When Lord Cooke of Thorndon recently died, eulogies flowed from manty quarters.
According to Wikipedia Lord Cooke was a member of the British House of Lords. Prior to reaching the age of 75 he was a Lord of Appeal and a member of the Judicial Committee of the Privy Council. He is widely considered New Zealand’s greatest jurist
Reuben Chapple judges things differently. Reuben Chapple is a champion of property rights and genuine human rights so he is far less impressed with Lord Cooke’s contribution to NZ law.
“The eulogy delivered by Chief Justice Sian Elias at the recent funeral of Lord Cooke of Thorndon betrays the alarming fact that she entirely supports Lord Cooke’s socialist and revisionist approach to the law. Like his English legal mentor, Lord Denning, Lord Cooke was a judicial activist: a judge who interprets the law not according to law and precedent, but according to his own political opinions.
In a 1987 case involving the New Zealand Maori Council, Lord Cooke used the fact that a number of laws referred to “the principles of the Treaty of Waitangi” without defining them in statute to foist on us the egregious notion that the Treaty was actually a “partnership” between races. This not only displays a lamentable ignorance of New Zealand history, but amounts to a judicial usurpation of executive power.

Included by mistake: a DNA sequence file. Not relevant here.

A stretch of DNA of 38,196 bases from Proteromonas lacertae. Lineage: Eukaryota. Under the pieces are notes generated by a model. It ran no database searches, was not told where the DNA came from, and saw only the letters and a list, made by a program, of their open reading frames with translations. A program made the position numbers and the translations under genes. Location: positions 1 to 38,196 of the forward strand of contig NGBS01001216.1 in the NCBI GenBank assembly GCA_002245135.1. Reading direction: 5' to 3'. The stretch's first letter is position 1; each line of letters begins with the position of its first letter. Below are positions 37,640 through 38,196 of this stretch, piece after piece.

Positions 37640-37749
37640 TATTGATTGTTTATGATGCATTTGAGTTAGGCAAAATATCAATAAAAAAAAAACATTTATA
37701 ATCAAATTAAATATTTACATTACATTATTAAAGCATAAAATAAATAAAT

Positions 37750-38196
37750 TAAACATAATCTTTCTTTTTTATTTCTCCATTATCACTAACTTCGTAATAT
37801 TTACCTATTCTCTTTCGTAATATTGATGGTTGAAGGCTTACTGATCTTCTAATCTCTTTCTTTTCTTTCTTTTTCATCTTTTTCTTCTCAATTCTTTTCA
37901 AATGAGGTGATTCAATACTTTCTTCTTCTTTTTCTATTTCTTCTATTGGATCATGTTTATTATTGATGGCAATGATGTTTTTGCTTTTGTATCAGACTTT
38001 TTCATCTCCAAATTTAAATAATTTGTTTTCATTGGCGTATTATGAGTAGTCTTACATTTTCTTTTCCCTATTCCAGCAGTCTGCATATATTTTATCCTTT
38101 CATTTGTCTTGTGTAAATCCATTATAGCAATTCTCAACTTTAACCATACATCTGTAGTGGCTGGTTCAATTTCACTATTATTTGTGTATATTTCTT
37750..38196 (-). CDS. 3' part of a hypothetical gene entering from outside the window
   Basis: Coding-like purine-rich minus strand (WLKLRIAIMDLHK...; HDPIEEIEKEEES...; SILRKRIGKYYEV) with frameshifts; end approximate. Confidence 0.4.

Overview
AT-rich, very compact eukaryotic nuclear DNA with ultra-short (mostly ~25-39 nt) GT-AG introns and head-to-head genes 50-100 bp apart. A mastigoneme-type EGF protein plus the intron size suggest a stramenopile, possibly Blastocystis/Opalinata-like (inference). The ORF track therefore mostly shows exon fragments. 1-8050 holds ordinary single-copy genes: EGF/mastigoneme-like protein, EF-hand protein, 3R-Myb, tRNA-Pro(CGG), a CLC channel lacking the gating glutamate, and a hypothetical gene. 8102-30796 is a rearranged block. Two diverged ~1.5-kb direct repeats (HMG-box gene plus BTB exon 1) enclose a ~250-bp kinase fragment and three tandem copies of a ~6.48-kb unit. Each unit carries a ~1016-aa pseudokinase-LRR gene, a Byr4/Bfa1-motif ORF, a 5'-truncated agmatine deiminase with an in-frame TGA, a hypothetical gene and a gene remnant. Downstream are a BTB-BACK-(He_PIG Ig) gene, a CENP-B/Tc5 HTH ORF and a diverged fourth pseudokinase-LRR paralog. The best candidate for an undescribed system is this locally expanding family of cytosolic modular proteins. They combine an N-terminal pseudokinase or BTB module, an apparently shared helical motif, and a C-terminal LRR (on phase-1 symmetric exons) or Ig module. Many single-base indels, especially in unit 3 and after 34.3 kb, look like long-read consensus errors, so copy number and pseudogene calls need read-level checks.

Lord Cooke’s proper course of action would have been to decline to “legislate” in this area and refer the matter back to Parliament for clarification. Or if he was so keen so to make laws, Lord Cooke should have resigned from the bench and stood for Parliament himself.
Lord Cooke’s view of the UN’s Universal Declaration of Human Rights as “the most important document in legal history” is similarly disturbing. Modelled almost word-for-word on the constitution of the former USSR, the Declaration is full of high-sounding phrases which on superficial examination appear to reflect our noblest aspirations. However in practice, each so-called “inalienable” right is subject to the limitation “except as provided by law” or words to that effect. Our “rights” under the Universal Declaration therefore amount to whatever a self-anointed global elite of socialist politicians and their judicial enablers say they are at the time.
This underlying ethos of all “progressive” (i.e. socialist) thought dates back to Ancient Greece and Plato’s Republic. Plato proposed that mankind is essentially stupid and wicked. However, a few individuals are better, wiser and kinder than their fellow men. Such individuals have a right, and indeed a duty, to ascend to power and nobly order everyone else around for their own good.
Far from being “deeply committed to human rights,” Lord Cooke was actually a socialist who saw himself as part of a global governing elite.”